Generative AI is one of the fastest-adopted technologies ever invented, and it’s rapidly changing everything we know about work. This disruption requires HR leaders to make big decisions when using AI to drive key HR programs, including performance management.
Generative AI’s potential elicits equal measures of excitement and anxiety in the workplace. That’s why we invited David Landman, former global head of talent at Goldman Sachs, to join our own Doug Dennerline, CEO at Betterworks, to address common myths about AI in performance management as part of our People Fundamentals webinar series.
Learn what Doug and David have to say about using artificial intelligence safely while driving strategic outcomes for HR and the overall business. You can also listen in to excerpts from the webinar on our People Fundamentals podcast.
Get comfortable using AI yourself first
While Doug doesn’t believe AI will replace HR, that doesn’t mean HR professionals should stand still. “The greatest worry shouldn’t be about AI replacing people, but people without AI skills being replaced by people with them,” he said. Solving this problem starts with you.
Start by improving your AI acumen, urged David and Doug. Practice using AI, and figure out its capabilities and limitations. Have conversations with ChatGPT and other services to test out a variety of prompts and questions. “People who have good delegation skills will have an easier time learning how to use AI,” David said, since generating functional output using AI tools is very similar to explaining what you need from a colleague to successfully hand off a task.
By actively using generative AI tools, you’ll learn how to unlock the most value, write effective prompts, and apply human judgment to AI’s findings. Experimentation also helps you overcome your AI fears and reservations — and help others do the same. “I think people who get on board early and start to use it will just become more fluent and comfortable,” David said.
Take the lead on strategic AI at work
More than half (54%) of employees are already using AI, Betterworks research found — and many are doing so without company approval. HR needs to get ahead of this trend for numerous reasons, including to avoid inadvertent exposure of company information to public-facing AI tools, Doug said. HR can be a leader — shaping how the organization uses AI to support employees, managers, and business goals.
AI in HR, meanwhile, has immense potential to drive strategic value — and 64% of employees already report using it for strategic work, according to the Betterworks report.
“Work with your leadership to come up with your own language around how you’re going to use AI, how you talk about it externally, how you’re going to protect people that use it,” Doug said. “And have models for what your expectations are for when people interact with it.”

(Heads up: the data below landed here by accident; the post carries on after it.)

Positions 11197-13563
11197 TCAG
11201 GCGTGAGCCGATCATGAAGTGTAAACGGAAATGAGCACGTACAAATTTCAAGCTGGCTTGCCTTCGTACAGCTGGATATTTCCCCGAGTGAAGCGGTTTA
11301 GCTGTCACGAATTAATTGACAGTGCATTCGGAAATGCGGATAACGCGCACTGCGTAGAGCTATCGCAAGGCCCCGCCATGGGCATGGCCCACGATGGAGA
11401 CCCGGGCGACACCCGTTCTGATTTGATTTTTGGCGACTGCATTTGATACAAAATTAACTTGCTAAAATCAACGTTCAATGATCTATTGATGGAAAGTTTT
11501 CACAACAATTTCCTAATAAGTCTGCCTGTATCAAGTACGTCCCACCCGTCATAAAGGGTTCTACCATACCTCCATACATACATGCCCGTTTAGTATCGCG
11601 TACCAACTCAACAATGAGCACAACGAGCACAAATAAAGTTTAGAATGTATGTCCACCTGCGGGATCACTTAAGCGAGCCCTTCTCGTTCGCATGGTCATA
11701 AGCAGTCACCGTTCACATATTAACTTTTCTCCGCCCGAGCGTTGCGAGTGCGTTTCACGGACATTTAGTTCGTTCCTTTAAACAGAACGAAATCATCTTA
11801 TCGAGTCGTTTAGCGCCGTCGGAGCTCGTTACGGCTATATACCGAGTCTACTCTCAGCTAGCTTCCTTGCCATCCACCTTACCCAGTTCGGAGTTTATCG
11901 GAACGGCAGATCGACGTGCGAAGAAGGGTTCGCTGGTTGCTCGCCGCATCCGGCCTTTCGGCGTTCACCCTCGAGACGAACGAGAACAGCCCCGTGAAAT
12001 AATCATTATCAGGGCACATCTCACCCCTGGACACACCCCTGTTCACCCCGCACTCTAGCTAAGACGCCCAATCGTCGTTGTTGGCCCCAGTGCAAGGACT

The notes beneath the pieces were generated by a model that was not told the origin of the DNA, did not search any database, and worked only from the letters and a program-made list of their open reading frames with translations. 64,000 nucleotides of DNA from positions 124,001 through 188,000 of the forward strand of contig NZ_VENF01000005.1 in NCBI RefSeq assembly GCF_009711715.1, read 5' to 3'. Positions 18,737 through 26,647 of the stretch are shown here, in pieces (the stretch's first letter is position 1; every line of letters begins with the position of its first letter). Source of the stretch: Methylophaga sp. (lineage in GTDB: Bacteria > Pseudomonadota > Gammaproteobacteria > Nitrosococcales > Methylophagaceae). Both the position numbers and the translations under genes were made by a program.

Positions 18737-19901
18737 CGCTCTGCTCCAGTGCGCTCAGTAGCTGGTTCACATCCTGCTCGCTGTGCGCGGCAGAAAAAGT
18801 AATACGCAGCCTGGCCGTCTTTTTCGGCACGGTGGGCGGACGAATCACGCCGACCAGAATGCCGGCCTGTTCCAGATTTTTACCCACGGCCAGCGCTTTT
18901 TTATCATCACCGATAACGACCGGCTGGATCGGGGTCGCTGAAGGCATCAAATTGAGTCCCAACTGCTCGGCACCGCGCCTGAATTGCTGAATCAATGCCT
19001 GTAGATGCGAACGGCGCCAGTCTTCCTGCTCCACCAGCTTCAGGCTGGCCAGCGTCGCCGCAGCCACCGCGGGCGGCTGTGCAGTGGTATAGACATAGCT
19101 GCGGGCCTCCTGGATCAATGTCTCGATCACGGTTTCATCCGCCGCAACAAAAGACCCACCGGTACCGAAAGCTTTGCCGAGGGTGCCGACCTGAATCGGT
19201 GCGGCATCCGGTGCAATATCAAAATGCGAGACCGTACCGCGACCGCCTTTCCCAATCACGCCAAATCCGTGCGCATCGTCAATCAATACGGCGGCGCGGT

HR has a strategic responsibility to drive change and innovation while protecting the employee experience — and AI adoption aligns with this mission. “As HR professionals, we have to help drive the change to enable people to embrace AI in the workplace,” David said.
Teach the workforce to use AI safely
To apply AI tools safely and responsibly, you need to focus on enhancing work, not replacing humans. “The truth is, this is just a tool that’s going to augment our jobs, our judgment, change the way that we work — I think mostly for the better — but it is just a tool, and it’s not always going to be perfect nor right,” David said. “We need to do our diligence.”
Train managers and employees on how to craft effective prompts so they can get the most value from AI in an efficient way. Audit AI recommendations and outputs to ensure they align with your company’s values and priorities.
Consider custom models, like the model used by Betterworks’ intelligent performance management platform, that train exclusively on your company’s internal data. This can avoid built-in biases from public models, produce tailored results, and protect your intellectual property. “Custom-built models that operate within the four walls of your organization are interesting for a lot of reasons, including the ability to help create more authenticity,” David said.
While there are always risks from introducing new technology, “the positives of AI far, far outweigh the potential negatives,” Doug said. HR can mitigate these risks by auditing AI use and making sure AI is producing strategic value for the business. “It is going to profoundly change the way that people work and the way that they innovate,” Doug said.
To learn more about applying AI in performance management, watch the on-demand webinar.
Debunking the 7 Myths About AI in Performance Management